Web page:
Google has launched the 64-bit variant of the Chrome web browser for Windows 7 and 8 into its stable channel, after first launching an version in its development channels prior this late spring.
This implies that Windows clients who have picked to get the 64-bit versions of the OS can now run a version of Chrome that is completely enhanced for their framework. The 64-bit version is displayed as a optional download on the main Chrome website.
In a blog entry, Google had this to say in regards to the release of Chrome for Windows 64-bit:
“64-bit Chrome offers many benefits for speed, stability and security. Our measurements have shown that the native 64-bit version of Chrome has improved speed on many of our graphics and media benchmarks. For example, the VP9 codec that’s used in High Definition YouTube videos shows a 15% improvement in decoding performance. Stability measurements from people opted into our Canary, Dev and Beta 64-bit channels confirm that 64-bit rendering engines are almost twice as stable as 32-bit engines when handling typical web content. Finally, on 64-bit, our defense in depth security mitigations such as Partition Alloc are able to far more effectively defend against vulnerabilities that rely on controlling the memory layout of objects.”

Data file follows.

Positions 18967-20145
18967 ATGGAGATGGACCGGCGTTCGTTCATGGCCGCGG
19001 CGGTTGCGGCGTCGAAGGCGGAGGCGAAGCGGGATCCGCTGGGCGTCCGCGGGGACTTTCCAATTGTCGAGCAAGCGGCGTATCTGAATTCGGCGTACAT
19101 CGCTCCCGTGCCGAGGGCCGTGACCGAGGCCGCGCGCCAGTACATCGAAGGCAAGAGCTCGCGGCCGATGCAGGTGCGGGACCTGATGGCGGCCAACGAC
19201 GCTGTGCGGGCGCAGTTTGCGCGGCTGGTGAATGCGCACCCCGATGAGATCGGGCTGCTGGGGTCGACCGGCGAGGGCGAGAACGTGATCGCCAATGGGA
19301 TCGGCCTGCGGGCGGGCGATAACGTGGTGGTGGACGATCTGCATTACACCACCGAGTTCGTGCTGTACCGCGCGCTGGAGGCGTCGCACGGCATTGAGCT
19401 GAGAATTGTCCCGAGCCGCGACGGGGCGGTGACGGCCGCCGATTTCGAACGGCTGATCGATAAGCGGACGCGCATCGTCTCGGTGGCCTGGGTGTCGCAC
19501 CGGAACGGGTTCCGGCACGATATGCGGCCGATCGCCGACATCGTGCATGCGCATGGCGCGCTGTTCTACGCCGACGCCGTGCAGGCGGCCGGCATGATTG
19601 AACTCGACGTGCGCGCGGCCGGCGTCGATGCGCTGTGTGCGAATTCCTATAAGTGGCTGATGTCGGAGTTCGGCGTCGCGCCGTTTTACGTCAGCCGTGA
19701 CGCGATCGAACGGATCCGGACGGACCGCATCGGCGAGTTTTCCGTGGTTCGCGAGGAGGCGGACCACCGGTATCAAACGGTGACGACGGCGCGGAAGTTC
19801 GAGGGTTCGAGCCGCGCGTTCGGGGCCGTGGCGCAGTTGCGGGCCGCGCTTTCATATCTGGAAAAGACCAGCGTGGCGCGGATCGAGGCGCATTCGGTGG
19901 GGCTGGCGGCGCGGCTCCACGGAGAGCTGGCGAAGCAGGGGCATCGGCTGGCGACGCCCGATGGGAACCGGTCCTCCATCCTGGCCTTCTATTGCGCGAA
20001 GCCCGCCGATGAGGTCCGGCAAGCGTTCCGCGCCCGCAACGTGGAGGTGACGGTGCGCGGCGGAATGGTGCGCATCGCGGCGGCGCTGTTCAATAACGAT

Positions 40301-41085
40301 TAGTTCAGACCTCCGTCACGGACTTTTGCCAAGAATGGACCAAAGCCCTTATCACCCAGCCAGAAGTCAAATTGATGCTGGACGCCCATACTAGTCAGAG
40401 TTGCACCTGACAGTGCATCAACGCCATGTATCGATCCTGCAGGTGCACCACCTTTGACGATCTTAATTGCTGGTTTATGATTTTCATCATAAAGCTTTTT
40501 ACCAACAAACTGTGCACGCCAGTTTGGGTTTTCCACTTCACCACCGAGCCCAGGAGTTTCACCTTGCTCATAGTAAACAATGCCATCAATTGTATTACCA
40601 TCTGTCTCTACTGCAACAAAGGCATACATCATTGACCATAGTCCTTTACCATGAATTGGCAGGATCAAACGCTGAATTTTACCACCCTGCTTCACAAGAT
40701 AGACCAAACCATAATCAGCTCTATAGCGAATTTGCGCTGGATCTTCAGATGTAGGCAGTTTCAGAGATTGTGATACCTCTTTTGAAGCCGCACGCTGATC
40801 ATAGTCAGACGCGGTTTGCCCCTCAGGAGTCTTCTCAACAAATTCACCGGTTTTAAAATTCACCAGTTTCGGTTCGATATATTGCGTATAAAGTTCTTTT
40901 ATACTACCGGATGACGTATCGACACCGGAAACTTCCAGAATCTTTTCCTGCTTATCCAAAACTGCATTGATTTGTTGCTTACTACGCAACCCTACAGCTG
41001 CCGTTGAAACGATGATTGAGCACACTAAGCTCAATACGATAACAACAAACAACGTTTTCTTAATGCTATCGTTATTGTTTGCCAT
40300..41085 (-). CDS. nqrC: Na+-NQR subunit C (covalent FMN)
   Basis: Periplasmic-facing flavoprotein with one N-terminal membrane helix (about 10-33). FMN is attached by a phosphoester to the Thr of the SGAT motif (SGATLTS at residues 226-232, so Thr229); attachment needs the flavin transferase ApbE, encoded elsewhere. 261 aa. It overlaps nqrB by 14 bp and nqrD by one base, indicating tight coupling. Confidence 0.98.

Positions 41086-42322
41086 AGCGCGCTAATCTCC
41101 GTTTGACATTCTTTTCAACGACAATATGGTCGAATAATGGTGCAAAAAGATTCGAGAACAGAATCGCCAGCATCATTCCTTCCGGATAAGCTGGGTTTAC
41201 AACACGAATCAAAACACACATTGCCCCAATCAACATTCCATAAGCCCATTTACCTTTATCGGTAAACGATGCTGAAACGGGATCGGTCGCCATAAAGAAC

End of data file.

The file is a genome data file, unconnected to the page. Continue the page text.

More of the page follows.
Moreover, the normal version of Chrome 37 is presently accessible in the stable channel starting today. This new launch includes Directwrite support for the Windows version “for enhanced font style rendering”, alongside some “new applications/extension APIs” and “lots of under the hood changes for strength and execution.”
In case that you claim a Windows 7 or 8 64-bit PC, will you be looking at the new version of Chrome today?